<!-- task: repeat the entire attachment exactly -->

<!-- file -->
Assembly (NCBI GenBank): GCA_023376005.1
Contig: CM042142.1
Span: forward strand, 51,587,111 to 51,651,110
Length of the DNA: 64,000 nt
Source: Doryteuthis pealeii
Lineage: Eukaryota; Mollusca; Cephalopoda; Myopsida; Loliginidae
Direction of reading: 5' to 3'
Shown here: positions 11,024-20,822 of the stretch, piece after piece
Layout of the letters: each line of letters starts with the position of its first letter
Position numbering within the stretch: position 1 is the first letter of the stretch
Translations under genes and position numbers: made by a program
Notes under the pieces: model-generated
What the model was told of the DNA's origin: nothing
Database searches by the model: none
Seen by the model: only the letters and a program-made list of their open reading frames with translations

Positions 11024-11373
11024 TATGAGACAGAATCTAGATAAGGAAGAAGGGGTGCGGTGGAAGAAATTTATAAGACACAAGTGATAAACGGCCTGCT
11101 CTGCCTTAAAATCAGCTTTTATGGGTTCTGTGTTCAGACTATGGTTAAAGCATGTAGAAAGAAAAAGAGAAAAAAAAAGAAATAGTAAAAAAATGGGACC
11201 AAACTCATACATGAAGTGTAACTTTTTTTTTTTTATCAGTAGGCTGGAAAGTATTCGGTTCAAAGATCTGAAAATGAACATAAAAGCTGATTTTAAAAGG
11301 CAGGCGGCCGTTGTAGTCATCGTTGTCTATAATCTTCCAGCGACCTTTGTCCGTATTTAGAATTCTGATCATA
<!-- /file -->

Assembly (NCBI GenBank): GCA_023376005.1
Contig: CM042142.1
Span: forward strand, 51,587,111 to 51,651,110
Length of the DNA: 64,000 nt
Source: Doryteuthis pealeii
Lineage: Eukaryota; Mollusca; Cephalopoda; Myopsida; Loliginidae
Direction of reading: 5' to 3'
Shown here: positions 11,024-20,822 of the stretch, piece after piece
Layout of the letters: each line of letters starts with the position of its first letter
Position numbering within the stretch: position 1 is the first letter of the stretch
Translations under genes and position numbers: made by a program
Notes under the pieces: model-generated
What the model was told of the DNA's origin: nothing
Database searches by the model: none
Seen by the model: only the letters and a program-made list of their open reading frames with translations

Positions 11024-11373
11024 TATGAGACAGAATCTAGATAAGGAAGAAGGGGTGCGGTGGAAGAAATTTATAAGACACAAGTGATAAACGGCCTGCT
11101 CTGCCTTAAAATCAGCTTTTATGGGTTCTGTGTTCAGACTATGGTTAAAGCATGTAGAAAGAAAAAGAGAAAAAAAAAGAAATAGTAAAAAAATGGGACC
11201 AAACTCATACATGAAGTGTAACTTTTTTTTTTTTATCAGTAGGCTGGAAAGTATTCGGTTCAAAGATCTGAAAATGAACATAAAAGCTGATTTTAAAAGG
11301 CAGGCGGCCGTTGTAGTCATCGTTGTCTATAATCTTCCAGCGACCTTTGTCCGTATTTAGAATTCTGATCATA